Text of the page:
People across the country have looked to Los Angeles as a land of opportunity for far longer than I’ve been alive. They famously include a midcentury Texas oilman eager to step out from his father’s shadow and establish himself in the aviation and movie industries. In 1940, Howard Hughes purchased 380 acres of land two miles inland of the grove of oil wells bunched at the end of Culver Boulevard and turned the land into a private airport. Hughes Aircraft and other aerospace companies powered the takeoff of the local post-World War II economy.

When the UCLA was looking for land on which to build a boathouse along Ballona Creek for its competitive rowers, the Associated Students bought those land rights from the associated Hughes Tool Company. Both my father and I spent countless formative hours rowing predawn laps up and down the creek as Bruin oarsmen. However, even our glorified sewage ditch is changing. The vibrant class and university murals painted along the cement walls of “the creek” — some of them more than 50 years ago — were plastered over with grey paint my senior year. To those who contend that Los Angeles is a place without history, maybe it’s just that our history is being constantly erased.

Admittedly, Westchester also has a history of being an exclusionary and forbidding place. Racial covenants in housing deeds that restricted homeowners from selling their properties to people of color proliferated in “Whitechester” until such covenants were ruled unconstitutional by the Supreme Court in 1948.
And unless you are a member of the Gabrielino-Tongva tribe, you currently live on land that was taken from someone at some point in the past, most likely through coercion or by force.

For a restrictively small and privileged population, however, Westchester and the Westside in general did used to be a place of opportunity. My grandparents on both sides of my family came to Santa Monica chasing their own California Dream. My mother’s parents were born in Illinois and Alabama and met at USC shortly before World War II. My father’s parents arrived from Germany in 1957 and opened up a coffee shop on Santa Monica Boulevard in the building that now houses the popular English pub Ye Olde King’s Head.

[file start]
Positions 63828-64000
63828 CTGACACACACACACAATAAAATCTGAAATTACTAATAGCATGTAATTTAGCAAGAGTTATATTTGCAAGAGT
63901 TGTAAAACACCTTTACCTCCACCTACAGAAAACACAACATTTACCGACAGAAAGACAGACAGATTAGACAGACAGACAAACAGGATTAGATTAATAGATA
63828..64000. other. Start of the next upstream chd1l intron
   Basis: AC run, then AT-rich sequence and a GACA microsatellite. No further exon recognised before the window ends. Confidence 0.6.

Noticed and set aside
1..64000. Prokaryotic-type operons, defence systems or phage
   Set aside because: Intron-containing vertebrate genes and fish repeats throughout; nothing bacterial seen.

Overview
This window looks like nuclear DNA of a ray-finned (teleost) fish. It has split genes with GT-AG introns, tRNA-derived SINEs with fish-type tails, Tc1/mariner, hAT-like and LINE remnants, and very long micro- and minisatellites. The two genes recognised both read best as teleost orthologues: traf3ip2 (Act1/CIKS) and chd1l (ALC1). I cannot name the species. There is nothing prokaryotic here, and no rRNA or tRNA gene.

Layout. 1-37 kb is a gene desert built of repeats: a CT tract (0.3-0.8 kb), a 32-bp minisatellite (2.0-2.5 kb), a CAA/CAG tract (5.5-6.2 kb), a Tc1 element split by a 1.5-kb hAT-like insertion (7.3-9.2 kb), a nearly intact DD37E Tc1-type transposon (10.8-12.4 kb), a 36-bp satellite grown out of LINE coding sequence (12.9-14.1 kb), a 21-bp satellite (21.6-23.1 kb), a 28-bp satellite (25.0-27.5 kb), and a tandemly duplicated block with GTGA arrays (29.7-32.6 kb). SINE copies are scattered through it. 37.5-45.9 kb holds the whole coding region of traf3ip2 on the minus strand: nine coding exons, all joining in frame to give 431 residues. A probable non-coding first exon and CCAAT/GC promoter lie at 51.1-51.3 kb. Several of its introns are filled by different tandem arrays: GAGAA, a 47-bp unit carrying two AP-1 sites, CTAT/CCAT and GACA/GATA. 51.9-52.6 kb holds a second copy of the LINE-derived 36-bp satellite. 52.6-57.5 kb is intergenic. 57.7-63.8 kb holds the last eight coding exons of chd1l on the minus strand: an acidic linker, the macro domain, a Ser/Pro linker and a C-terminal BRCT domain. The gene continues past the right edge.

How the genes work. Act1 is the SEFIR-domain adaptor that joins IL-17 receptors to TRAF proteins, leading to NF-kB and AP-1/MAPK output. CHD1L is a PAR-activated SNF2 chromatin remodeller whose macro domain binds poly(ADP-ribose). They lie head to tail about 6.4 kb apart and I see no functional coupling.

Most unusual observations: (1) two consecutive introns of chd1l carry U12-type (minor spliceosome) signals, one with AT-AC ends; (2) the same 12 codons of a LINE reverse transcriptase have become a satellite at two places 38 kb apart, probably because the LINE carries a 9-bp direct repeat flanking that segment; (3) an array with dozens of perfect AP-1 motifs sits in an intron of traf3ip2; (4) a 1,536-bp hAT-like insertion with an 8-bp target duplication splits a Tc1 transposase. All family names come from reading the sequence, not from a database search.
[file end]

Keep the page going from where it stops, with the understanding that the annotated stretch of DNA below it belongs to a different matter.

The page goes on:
My parents bought a house on West 76th Street near La Tijera on the Westchester-Inglewood border because of its proximity to the 405 Freeway onramp. My father needed to be close to the freeway in order to get to work at my grandparent’s Santa Monica restaurant, Knoll’s Black Forest Inn.

Just like the railroads replaced the ranchero system at the end of the 19th century, and the aerospace industry replaced the oil and manufacturing industries after that, the likes of Snapchat, Google and YouTube are now displacing the children and grandchildren of former Hughes employees and the small business owners who served them meals.

But does change always have to mean that workers outside the prized industry of the moment are priced out of their hometown?

For all its small-town charm and its strong network of community organizations, living in Westchester is no longer economically viable for teachers, firefighters, police officers and other bedrock blue-collar workers.

Perhaps the new denizens of Silicon Beach will realize this vacuum exists and do something to address housing affordability in Westchester. In the meantime, their children will attend schools staffed by over-caffeinated, under-rested teachers braving extended commutes from far-flung, semi-affordable neighborhoods. And the Westchester kids who become teachers when they grow up will probably have to do the same.